Monday, 24 January 2011

The valley of death


It’s Good Friday, April 10, 1846. Jerusalem is packed with pilgrims on an Easter weekend that happened to fall on the same date in both the Latin and Orthodox calendars. The mood is tense. The two religious communities had been arguing over who has the right to be first to carry out the rituals at the Church of the Holy Sepulchre, one of the holiest places in Christendom, standing on the spot where Jesus is said to have been crucified.

That Friday was to be anything but good. The Catholics arrived only to find that the Greeks were there first. A fight broke out, priest against priest, soon to be joined by monks and pilgrims from the respective camps. People fought not just with fists but anything they could get a hold of – crucifixes, candlesticks, chalices, lamps and incense burners. Wood was torn from the sacred shrines and used as clubs. Knives and pistols were smuggled into the church. By the time the Mehemet Pasha, the Ottoman governor of Jerusalem, had restored order forty people lay dead.

This dreadful incident, all in the name of a shared belief, marks the departure for Orlando Figes’ Crimea, the Last Crusade, the first full account of the Crimean War that I have read. I know Figes well, one of the best specialists on Russian history in the English-speaking world, the author of the superlative A People’s Tragedy: the Russian Revolution, 1891-1924. Although his history of the Crimean War lacks the range and power of the latter book, he has done a tremendous service, placing the conflict firmly within the context of the Eastern Question – the issues arising from the continuing decline of the Ottoman Empire – and European power politics as a whole.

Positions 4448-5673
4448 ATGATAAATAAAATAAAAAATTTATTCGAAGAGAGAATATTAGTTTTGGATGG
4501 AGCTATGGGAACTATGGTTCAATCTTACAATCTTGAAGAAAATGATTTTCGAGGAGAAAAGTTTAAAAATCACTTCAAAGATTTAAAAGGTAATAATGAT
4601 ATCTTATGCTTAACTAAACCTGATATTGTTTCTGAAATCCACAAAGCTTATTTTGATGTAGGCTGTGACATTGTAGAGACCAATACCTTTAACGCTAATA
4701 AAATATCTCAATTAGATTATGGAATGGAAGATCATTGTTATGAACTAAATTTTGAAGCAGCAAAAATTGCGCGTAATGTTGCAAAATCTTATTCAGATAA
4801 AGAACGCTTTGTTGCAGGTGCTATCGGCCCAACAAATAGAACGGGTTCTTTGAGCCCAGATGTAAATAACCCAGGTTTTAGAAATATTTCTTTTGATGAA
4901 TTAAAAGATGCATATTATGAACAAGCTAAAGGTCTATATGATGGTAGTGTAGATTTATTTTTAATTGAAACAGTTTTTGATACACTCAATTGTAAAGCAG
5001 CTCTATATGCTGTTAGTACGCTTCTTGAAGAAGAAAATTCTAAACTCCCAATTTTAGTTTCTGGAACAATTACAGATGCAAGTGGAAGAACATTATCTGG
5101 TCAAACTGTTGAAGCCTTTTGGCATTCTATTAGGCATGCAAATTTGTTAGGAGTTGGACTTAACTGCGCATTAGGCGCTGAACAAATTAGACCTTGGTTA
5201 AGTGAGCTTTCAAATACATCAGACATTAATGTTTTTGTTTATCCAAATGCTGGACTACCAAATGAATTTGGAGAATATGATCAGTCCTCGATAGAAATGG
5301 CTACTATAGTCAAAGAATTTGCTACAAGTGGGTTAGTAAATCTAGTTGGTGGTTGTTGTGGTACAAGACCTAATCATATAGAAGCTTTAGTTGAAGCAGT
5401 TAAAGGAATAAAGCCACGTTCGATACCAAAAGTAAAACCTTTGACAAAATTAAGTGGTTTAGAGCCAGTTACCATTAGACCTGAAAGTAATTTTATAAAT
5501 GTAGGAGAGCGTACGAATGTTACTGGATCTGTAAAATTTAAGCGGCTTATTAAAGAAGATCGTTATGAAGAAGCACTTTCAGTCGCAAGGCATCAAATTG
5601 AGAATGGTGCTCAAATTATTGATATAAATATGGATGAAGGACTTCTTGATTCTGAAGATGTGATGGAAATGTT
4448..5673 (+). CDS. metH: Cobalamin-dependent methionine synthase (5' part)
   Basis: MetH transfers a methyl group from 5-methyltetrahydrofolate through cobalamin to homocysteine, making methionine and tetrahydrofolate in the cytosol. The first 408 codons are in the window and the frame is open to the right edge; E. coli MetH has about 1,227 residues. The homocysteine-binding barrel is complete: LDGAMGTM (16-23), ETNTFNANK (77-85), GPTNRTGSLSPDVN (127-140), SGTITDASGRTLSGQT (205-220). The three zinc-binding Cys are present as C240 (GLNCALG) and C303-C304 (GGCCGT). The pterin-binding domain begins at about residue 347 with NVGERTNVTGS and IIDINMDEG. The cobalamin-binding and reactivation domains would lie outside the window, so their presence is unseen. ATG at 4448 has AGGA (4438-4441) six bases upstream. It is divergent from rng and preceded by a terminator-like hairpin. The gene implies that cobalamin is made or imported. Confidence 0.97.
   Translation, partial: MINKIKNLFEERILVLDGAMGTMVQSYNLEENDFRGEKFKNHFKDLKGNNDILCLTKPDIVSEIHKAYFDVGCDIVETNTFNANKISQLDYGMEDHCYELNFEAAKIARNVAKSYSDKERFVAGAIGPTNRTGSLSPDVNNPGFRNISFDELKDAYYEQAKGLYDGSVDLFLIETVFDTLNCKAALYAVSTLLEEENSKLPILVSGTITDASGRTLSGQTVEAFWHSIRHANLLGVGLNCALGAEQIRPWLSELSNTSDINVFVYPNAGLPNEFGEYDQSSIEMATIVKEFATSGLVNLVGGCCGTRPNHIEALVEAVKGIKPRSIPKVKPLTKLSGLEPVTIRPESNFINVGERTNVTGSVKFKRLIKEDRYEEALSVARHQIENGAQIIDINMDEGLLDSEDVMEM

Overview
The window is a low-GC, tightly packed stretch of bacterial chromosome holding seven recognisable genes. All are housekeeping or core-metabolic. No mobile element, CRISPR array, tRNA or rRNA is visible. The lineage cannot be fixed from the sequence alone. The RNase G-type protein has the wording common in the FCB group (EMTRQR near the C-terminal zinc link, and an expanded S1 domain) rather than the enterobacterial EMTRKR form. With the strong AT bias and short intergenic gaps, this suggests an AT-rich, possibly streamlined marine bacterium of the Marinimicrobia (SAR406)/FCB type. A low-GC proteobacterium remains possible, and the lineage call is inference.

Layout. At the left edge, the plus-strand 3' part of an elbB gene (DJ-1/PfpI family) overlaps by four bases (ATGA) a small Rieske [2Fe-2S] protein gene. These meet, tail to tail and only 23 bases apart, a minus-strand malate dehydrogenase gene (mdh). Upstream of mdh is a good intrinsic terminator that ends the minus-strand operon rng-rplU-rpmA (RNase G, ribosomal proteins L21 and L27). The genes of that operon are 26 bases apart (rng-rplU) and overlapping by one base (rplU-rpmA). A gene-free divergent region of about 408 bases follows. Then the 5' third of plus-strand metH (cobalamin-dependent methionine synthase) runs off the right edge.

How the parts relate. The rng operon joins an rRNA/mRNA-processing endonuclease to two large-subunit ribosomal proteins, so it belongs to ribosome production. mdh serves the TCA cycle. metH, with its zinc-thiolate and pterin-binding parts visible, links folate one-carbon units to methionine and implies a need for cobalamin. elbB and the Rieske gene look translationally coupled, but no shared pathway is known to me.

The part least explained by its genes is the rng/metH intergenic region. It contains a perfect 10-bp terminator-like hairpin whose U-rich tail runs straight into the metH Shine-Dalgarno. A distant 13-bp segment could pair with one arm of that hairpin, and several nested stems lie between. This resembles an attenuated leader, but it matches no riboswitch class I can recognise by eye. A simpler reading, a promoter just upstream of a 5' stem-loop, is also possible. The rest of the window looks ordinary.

I’m not completely convinced by his ‘crusading hook’, I have to say. Yes the war did begin with a conflict over who had the best claim to protect the holy places within the Turkish empire, the Catholic French or the Orthodox Russians, and again, yes, Tsar Nicholas I was strong in his conviction that he was a defender of the ‘true’ faith, a defender of the Orthodox faithful in all the Turkish lands. But almost immediately, when the fighting started, the religious issue was obscured by more general issues arising from European geopolitics. Besides, a war which involved Turkish Muslims, British Protestants and French Catholics, on one side, against Orthodox Russians, on the other, does not look much like a ‘crusade.’ The Tsar may have begun with crusading thoughts, but before his death in March 1855 he was more preoccupied by the decline in Russian power.

Figes' greatest service has been to rescue the conflict from fragmentation and partiality, the preserve, at best, of amateur military historians, more interested in the clash of arms than the reason for the clash of arms. The war may have been tragic and ‘unnecessary' but it still marks and important stage in the development of European politics and diplomacy. It marks the end of the Concert of Europe, the arrangement between the powers to police the settlement of 1815 emerging from the Napoleonic Wars. It marks the break in the informal alliance between Russia and Austria that helped preserved that settlement in aspic, allowing for the rise of new nations like Italy and Germany. So, in all, it was so much more than the Charge of the Light Brigade, the Thin Red Line and the Lady with the Lamp.